24. Machine Instruction Encoding The instruction Bcond Rs1,Rs2,L1 requires an op-code (Bcond), the two source registers Rs1and Rs2, and L1to be specified. Note: Bcond is either BL, BG, BGE, BLE, or BNE

  25. Specifying “target” location L1 Several ways L1 could be specified in instruction: Absolute (direct) addressing The address of L1held in instruction. (PC) Relative addressing The distance from branch instruction to labeled instruction stored in instruction. Program counter, see later

  26. Absolute (direct) addressing BE R1,R2,120 . . . L1: ;location 120 say Note: Absolute addressing will not used in our design.

  27. (PC) Relative Addressing BE R1,R2,+30 ;location 90 say . . . L1: ;location 120 say Offset/displacement Actual number in instruction may be different, see later.

  28. Question How would one code: if (x > y) x = 10; with machine instructions where xand yare stored in R2and R3respectively? Answer

  29. 2. Condition Code Register Approach In this approach, we determine whether the Boolean condition in if (x relation y) goto L1; is true by subtracting y from xand recognizing whether the result is positive or negative, zero, or not zero: relationx - y < negative > positive and not zero >= positive or zero <= negative or zero == zero != not zero

  30. Condition Code Register (CCR) Contains a set of flags (single bits) used to be able to recognize the different possible relationships (<, >, >=, <=, ==, !=) after the previous arithmetic operation. E.g. negative/positive flag and zero/not zero flag. Flags in condition code register indicate a particular aspect of the result of the last arithmetic instruction, i.e. positive or negative, zero or not zero, … Usually a form of subtract operation is first performed, although technically other arithmetic and logical operations can affect the condition code register.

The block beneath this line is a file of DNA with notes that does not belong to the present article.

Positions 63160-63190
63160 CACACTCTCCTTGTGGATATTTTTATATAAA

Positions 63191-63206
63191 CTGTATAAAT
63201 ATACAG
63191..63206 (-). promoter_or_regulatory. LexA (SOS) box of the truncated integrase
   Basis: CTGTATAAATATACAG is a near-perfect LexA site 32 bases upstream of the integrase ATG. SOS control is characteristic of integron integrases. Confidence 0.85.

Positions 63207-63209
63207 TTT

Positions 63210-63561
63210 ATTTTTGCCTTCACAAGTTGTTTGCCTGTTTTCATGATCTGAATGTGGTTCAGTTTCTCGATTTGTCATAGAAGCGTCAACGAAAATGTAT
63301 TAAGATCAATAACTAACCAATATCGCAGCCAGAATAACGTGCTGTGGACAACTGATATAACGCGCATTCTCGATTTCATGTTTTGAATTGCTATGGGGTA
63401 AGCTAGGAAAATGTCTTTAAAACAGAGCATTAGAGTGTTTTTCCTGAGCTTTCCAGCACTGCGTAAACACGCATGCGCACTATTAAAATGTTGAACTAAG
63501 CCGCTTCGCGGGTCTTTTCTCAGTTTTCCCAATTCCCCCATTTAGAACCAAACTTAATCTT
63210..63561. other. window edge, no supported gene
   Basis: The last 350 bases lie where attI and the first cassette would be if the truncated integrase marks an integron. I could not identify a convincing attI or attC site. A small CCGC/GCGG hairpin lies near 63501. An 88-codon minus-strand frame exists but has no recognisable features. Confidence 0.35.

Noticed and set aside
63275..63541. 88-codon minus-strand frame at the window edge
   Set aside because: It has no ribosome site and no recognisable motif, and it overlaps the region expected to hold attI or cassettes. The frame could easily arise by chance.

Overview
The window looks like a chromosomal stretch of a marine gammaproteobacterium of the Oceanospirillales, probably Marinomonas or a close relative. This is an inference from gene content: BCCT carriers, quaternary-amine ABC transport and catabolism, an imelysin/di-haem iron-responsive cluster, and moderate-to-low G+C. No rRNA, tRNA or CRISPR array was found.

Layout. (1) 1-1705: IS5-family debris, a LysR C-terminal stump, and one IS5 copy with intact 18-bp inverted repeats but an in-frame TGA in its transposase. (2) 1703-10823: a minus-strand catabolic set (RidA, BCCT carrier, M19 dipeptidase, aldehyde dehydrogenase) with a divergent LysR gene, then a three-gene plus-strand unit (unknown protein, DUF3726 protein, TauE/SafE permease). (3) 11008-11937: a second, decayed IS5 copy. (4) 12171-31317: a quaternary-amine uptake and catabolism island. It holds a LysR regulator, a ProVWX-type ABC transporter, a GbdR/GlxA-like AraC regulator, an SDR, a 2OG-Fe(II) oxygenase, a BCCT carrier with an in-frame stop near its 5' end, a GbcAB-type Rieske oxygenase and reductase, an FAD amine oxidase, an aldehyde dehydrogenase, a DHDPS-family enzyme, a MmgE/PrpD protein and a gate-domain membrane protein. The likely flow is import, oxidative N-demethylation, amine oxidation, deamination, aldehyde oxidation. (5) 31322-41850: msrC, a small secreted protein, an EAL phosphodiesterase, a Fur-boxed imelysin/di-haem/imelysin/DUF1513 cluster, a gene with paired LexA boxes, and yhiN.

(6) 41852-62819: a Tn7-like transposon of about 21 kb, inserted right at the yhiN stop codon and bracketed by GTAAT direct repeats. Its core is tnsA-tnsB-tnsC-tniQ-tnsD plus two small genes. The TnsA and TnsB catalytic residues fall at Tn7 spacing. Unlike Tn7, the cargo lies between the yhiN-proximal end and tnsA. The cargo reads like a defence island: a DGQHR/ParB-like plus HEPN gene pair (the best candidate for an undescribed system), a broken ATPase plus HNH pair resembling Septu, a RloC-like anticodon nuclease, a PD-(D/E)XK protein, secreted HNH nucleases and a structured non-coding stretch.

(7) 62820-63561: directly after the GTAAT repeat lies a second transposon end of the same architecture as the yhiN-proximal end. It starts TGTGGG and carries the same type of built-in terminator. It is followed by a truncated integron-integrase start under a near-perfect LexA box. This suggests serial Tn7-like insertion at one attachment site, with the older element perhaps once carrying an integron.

31. Sign Flag (S or N flag) (positive or negative) Indicates whether previous arithmetic result is negative or positive. S = 1 for negative result S = 0for positive result. S is actually the most significant (sign) bit of the result of the previous arithmetic operation

  32. Zero Flag Zero flag, Z: Z = 1 for result = 0 Z = 0 for result != 0 (Note zero is a positive number.)

  33. Condition Code Register Condition Code register normally closely linked to the ALU (Arithmetic and Logic Unit):

  34. Using Condition Code Register Decompose IF statement such as: if (x relation y) goto L1 into two sequential operations: Subtract yfrom xwhich sets condition code register according to result 2. Read condition code register and “branch” to L1 if specific condition indicated

  35. Step 1 Subtract and Set Condition Code Register All arithmetic instructions set condition code register according to the result of the arithmetic operation, but a compare instruction is specifically provided, which is similar to a subtract instruction except the result is not stored anywhere, only the CCR flags are set according to the result. Example CMP R1, R2 ;R1 - R2, sets CCR flags

  36. Step 2 Reading Condition Code Register and Branching A conditional branch instruction used to examine the values stored in the condition code register to determine whether the specific condition exists and to branch if it does. All six conditions usually available: BLBranch if less than BGBranch if greater than BGEBranch if greater or equal to BLEBranch if less or equal to BE (or BZ) Branch if equal BNE (or BNZ) Branch if not equal